American bellies coast to coast are still bulging from turkey and stuffing post-Thanksgiving. In other words, it's a lot like any other day of the year -- just add sweet-potato casserole and pumpkin pie. Eating, after all, is fun. Diets, not so much, and exercise -- let's face it -- is flat-out work. The problem with this is that a few hundred unneeded calories a day, gigantic portion sizes and years of being chained to a desk have a way of making people think the bathroom scale must be broken and that their walls are hung with fun-house mirrors. Of course, being overweight isn't simply a result of poor dietary habits and physical inactivity for everyone, because genetics can play a role, too. The good news is there are options, both for those looking to shed excess weight and for investors hoping to add some heft to their accounts. Already several medical treatments for fighting obesity are on the market or in trials, and for some people, surgery is being welcomed as a quick way to slim down after diet and exercise have failed. As obesity rates rise, and with Americans spending $33 billion a year on weight-loss measures, according to the National Institutes of Health, it's no wonder the number of firms grabbing for a share of the market seems to be growing.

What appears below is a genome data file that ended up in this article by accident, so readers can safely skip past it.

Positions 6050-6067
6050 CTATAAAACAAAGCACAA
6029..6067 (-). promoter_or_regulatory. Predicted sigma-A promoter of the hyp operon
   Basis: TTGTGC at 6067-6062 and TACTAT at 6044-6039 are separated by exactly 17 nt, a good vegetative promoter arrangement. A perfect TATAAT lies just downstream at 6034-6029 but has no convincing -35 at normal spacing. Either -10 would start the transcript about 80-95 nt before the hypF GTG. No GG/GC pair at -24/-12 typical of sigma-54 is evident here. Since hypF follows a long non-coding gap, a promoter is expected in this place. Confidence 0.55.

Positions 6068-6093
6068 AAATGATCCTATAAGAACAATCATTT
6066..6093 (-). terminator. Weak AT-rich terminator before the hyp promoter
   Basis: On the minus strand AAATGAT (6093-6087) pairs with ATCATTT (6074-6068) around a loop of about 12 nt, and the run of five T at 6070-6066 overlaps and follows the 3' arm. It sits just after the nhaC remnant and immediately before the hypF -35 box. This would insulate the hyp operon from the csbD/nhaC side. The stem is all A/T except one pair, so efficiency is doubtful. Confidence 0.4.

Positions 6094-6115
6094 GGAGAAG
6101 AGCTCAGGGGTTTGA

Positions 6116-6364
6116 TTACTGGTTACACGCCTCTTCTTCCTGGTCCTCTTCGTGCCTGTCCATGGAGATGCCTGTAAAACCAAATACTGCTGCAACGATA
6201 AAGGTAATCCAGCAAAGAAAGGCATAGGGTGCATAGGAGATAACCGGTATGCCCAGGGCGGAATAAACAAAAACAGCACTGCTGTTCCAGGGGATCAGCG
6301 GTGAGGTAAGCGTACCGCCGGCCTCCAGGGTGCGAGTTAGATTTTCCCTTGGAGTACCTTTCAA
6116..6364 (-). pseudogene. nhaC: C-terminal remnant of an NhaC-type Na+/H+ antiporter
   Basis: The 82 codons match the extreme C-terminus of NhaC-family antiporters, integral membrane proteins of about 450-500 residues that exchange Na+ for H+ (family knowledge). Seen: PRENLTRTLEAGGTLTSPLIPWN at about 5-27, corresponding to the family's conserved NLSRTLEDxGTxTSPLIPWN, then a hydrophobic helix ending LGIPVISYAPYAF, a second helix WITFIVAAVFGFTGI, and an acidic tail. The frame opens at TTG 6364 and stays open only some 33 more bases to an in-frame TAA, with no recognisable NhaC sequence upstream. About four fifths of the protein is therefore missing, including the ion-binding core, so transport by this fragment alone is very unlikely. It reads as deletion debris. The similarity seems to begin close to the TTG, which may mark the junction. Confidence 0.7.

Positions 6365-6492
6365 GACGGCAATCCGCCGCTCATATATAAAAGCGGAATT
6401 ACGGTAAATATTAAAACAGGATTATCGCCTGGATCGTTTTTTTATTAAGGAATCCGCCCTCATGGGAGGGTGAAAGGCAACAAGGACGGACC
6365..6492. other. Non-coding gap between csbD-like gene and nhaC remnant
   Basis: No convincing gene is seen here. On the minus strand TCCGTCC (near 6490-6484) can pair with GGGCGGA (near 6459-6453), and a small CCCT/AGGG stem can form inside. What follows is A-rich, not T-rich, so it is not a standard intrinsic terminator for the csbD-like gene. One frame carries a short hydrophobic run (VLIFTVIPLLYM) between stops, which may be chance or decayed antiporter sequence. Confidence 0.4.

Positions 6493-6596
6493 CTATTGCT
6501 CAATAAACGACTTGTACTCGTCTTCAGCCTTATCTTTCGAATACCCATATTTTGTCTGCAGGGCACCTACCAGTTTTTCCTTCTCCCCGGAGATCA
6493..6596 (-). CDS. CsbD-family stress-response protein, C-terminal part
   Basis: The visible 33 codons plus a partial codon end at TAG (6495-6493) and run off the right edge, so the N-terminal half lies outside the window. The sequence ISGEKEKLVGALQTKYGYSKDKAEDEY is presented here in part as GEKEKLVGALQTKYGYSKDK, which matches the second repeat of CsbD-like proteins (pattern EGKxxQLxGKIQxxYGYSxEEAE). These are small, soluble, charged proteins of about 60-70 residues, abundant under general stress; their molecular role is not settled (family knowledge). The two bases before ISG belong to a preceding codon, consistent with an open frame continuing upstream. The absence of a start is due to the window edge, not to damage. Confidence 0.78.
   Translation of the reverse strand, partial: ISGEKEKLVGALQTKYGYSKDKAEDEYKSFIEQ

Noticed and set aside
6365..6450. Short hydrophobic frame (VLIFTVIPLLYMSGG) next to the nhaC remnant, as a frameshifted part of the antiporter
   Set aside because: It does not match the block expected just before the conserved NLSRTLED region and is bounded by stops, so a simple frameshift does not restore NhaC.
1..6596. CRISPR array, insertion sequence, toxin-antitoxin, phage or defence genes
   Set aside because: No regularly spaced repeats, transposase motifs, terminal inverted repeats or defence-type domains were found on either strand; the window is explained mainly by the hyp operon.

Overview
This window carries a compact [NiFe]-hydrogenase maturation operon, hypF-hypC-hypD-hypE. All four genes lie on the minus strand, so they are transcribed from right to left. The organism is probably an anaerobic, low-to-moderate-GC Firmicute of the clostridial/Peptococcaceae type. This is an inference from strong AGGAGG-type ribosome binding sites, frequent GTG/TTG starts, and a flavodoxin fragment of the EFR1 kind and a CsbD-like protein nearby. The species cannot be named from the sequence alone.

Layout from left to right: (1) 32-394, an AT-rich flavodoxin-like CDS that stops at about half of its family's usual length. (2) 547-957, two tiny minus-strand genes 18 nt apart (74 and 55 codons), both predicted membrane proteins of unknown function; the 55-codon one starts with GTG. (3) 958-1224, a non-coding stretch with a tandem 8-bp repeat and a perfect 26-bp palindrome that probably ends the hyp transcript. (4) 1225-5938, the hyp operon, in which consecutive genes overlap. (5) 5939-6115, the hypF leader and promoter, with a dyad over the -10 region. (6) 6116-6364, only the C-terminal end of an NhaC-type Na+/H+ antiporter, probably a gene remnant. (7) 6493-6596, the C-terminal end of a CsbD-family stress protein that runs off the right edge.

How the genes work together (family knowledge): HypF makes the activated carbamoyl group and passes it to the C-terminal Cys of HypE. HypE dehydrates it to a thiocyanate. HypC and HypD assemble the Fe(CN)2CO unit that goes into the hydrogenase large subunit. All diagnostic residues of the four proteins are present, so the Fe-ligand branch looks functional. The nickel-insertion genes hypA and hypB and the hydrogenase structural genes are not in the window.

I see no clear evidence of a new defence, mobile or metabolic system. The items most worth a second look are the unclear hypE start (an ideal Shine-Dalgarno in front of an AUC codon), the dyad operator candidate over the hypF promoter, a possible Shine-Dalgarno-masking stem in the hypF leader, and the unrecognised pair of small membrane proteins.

Benefit From Broadening
Among the multiple devices that are available, sales of the BioEnterics Lap-Band, a gastric band designed to restrict stomach size, quadrupled between 2001 and 2004, according to Inamed ( IMDC), its maker. Shares of the Santa Barbara, Calif., company were recently at $83.15, compared with a price of around $15 before the 2001 launch of the device. Granted, Inamed has additional factors contributing to the stock price -- namely hopes it will get a silicone-gel breast implant approved for cosmetic use in the U.S. and the fact that it's being chased by two suitors -- but it still started 2005 around $63.